So should you never plant potatoes or kale? Well, it’s not quite that simple. You also need to consider that both farmable land and the time to cultivate it are finite resources. Parsnips require at least twice as much land area to produce the same value as the other two. That’s twice as much time and energy spent tilling, fertilizing, and watering. If you get to the point where you only have a certain size area in which to plant, and you want to maximize the amount that *each tile* produces, that’s when the higher profit-per-plant crops really shine. They’re also a better option when you have a good amount of money saved up so you can afford to have more of your assets buried in the ground for a while.

### Summing Up

To summarize all this in a few words (and again, this is speaking purely economically and doesn’t take into account aesthetics or personal preference):

- If you have lots of space and little cash, look for a higher daily rate of return.
- If you want to plant more densely and can afford to invest more up front, high profit per plant is probably what you want.

### Decision: Monoculture

At this early stage in the game, I obviously fall under the first of those categories. So the natural choice, if I want to get a nice steady income flowing, is to plant lots of parsnips.

If I’m planting a lot of one crop, I might as well take it to the extreme and go for the achievement, right? It’ll be a fun challenge for me, a good chance to look at crop yields in depth, and I should unlock a cool hat! (Hopefully)

I’ve come up with a plan that should allow me to plant my 300th parsnip on Spring 23, which means it’ll ship on Spring 27 and give me one whole day of wiggle room. But I’ve rambled on more than enough for one post, so more on this next time! Let’s get on with today’s activities.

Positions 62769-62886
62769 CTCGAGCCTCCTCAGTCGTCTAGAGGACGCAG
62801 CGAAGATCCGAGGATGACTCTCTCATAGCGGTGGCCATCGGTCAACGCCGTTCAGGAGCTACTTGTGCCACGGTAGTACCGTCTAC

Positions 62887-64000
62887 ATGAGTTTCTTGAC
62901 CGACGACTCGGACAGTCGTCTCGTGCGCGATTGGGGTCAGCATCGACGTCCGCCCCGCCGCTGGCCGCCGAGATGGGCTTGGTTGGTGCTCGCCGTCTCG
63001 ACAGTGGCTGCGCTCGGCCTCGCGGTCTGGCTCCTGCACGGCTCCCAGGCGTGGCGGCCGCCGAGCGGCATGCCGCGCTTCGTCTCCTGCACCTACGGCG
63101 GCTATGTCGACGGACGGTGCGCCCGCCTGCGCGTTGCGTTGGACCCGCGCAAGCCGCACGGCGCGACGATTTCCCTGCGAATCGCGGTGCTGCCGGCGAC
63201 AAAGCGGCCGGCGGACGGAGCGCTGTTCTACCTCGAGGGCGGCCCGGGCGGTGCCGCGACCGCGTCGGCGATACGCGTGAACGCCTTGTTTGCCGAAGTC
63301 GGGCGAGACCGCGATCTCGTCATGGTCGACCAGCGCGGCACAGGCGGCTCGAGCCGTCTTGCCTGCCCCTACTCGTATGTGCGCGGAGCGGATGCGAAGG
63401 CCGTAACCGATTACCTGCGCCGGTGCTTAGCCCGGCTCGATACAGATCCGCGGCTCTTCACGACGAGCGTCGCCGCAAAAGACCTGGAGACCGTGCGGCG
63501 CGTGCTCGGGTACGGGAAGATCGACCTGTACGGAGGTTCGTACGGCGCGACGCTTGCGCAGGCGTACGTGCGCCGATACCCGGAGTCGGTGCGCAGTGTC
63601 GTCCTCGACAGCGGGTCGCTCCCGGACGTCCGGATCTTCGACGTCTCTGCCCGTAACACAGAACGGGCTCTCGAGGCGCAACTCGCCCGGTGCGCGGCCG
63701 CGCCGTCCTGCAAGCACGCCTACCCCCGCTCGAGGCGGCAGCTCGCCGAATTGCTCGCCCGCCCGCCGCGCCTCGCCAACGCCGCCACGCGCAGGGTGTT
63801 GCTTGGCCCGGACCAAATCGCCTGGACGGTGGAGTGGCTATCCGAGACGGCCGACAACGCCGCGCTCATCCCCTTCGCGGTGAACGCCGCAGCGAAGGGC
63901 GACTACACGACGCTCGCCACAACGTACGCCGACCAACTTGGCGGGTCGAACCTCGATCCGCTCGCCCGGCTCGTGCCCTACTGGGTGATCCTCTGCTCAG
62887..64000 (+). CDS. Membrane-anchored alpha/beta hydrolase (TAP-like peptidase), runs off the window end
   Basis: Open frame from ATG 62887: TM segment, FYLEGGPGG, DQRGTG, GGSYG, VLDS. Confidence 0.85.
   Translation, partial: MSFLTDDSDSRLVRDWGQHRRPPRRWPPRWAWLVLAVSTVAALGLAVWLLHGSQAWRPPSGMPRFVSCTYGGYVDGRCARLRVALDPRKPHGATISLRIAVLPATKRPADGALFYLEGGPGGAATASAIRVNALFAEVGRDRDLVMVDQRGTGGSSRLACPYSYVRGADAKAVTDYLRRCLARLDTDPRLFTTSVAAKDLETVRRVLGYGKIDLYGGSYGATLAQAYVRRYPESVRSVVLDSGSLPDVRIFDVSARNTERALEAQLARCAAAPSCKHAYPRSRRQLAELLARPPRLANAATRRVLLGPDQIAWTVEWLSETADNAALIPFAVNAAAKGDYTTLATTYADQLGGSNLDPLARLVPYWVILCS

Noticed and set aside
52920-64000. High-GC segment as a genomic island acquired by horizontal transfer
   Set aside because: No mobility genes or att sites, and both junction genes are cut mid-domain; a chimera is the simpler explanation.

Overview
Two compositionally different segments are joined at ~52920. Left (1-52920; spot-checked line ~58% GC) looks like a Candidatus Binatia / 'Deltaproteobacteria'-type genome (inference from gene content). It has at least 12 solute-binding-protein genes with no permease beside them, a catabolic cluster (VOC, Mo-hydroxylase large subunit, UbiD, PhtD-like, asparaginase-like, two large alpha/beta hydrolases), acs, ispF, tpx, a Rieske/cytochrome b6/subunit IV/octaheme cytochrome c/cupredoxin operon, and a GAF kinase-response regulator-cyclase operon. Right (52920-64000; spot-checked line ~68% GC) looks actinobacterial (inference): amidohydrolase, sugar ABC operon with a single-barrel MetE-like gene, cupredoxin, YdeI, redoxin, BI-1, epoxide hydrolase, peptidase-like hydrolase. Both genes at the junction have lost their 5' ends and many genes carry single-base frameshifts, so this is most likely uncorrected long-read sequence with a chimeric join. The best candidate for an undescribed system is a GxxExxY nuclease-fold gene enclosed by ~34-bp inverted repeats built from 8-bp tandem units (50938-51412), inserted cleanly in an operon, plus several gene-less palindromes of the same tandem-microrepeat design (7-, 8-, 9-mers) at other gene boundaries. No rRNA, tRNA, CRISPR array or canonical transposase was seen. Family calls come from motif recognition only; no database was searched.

### Field Science Addendum

In the last post I learned that you can find tree seeds in the ground and dig them up using the hoe. Here’s another related discovery:

It turns out, you can also shake trees by right-clicking them, and if you’re lucky, seeds can fall out. This is great news as it means you don’t have to chop down the tree (which costs lots of energy with my low skill level).

### Spelunking for Quests

I returned to the mine in the afternoon to look for more copper and try to reach the 5th level down. I brought two field snacks with me to prevent exhaustion.

By depth 3 I had already found enough copper to craft the forge, which I did right then and there. The quest had no reward, but fed right into the next quest: smelt a copper bar.

I soon made it down to level 5 to complete another quest, which again led to a follow-up quest:

Interesting, so when you reach an elevator floor, it serves as a sort of checkpoint so you can instantly return to that level next time you return to the mine.

I was happy with this progress so I returned home to leave enough time to place the forge and start smelting. Another quest completed! This one also simply disappeared from the journal and had no reward or follow-up. Well, it served its purpose of teaching me how to smelt ores and that’s reward enough!

I had enough coal for two copper bars, so I placed one in the shipping box and saved the other for future upgrades.

I went to sleep at 12:30, so my energy will be a little drained tomorrow. I still have two uneaten field snacks though so no big deal.

### Wrap-Up

Adding in the kale sold to Pierre amounts to a pretty solid profit for the day.

Total Earned: **580 g**

#### New Items Sold:

Item |
Sell Price |

Kale | 110 g |

Potato | 80 g |

Copper Bar | 60 g |

#### Journal Progress:

- Quest Completed: Forging Ahead (craft a forge)
- Quest Completed: Explore the Mine (reach depth 5 of the mine)
- Quest Completed: Smelting (craft a copper bar)

Tomorrow’s Weather: **Sunny**